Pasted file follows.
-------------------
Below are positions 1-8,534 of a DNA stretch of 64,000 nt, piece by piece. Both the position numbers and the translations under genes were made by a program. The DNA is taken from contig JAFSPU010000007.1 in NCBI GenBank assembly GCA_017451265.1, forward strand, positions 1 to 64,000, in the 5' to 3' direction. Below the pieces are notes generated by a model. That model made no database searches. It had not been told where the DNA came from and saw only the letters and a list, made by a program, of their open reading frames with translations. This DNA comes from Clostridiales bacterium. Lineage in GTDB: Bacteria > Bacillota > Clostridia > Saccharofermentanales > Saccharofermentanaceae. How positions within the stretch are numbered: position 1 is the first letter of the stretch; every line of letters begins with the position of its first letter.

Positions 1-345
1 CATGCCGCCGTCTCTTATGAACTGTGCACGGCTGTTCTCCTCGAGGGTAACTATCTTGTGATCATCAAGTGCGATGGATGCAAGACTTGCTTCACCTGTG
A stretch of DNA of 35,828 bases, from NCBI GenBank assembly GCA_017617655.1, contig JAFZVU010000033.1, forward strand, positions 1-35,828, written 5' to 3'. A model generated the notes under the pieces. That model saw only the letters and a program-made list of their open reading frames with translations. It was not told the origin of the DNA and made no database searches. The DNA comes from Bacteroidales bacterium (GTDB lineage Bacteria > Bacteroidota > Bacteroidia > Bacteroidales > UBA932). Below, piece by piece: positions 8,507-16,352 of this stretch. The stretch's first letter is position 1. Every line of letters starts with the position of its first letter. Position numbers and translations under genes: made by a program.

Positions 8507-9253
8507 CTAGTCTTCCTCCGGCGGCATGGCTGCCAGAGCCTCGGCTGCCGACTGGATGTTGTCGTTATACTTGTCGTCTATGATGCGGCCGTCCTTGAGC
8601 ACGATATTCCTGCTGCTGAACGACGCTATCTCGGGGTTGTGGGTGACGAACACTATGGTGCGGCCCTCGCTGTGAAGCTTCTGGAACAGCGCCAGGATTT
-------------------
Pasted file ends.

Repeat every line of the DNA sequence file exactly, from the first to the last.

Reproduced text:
Below are positions 1-8,534 of a DNA stretch of 64,000 nt, piece by piece. Both the position numbers and the translations under genes were made by a program. The DNA is taken from contig JAFSPU010000007.1 in NCBI GenBank assembly GCA_017451265.1, forward strand, positions 1 to 64,000, in the 5' to 3' direction. Below the pieces are notes generated by a model. That model made no database searches. It had not been told where the DNA came from and saw only the letters and a list, made by a program, of their open reading frames with translations. This DNA comes from Clostridiales bacterium. Lineage in GTDB: Bacteria > Bacillota > Clostridia > Saccharofermentanales > Saccharofermentanaceae. How positions within the stretch are numbered: position 1 is the first letter of the stretch; every line of letters begins with the position of its first letter.

Positions 1-345
1 CATGCCGCCGTCTCTTATGAACTGTGCACGGCTGTTCTCCTCGAGGGTAACTATCTTGTGATCATCAAGTGCGATGGATGCAAGACTTGCTTCACCTGTG
A stretch of DNA of 35,828 bases, from NCBI GenBank assembly GCA_017617655.1, contig JAFZVU010000033.1, forward strand, positions 1-35,828, written 5' to 3'. A model generated the notes under the pieces. That model saw only the letters and a program-made list of their open reading frames with translations. It was not told the origin of the DNA and made no database searches. The DNA comes from Bacteroidales bacterium (GTDB lineage Bacteria > Bacteroidota > Bacteroidia > Bacteroidales > UBA932). Below, piece by piece: positions 8,507-16,352 of this stretch. The stretch's first letter is position 1. Every line of letters starts with the position of its first letter. Position numbers and translations under genes: made by a program.

Positions 8507-9253
8507 CTAGTCTTCCTCCGGCGGCATGGCTGCCAGAGCCTCGGCTGCCGACTGGATGTTGTCGTTATACTTGTCGTCTATGATGCGGCCGTCCTTGAGC
8601 ACGATATTCCTGCTGCTGAACGACGCTATCTCGGGGTTGTGGGTGACGAACACTATGGTGCGGCCCTCGCTGTGAAGCTTCTGGAACAGCGCCAGGATTT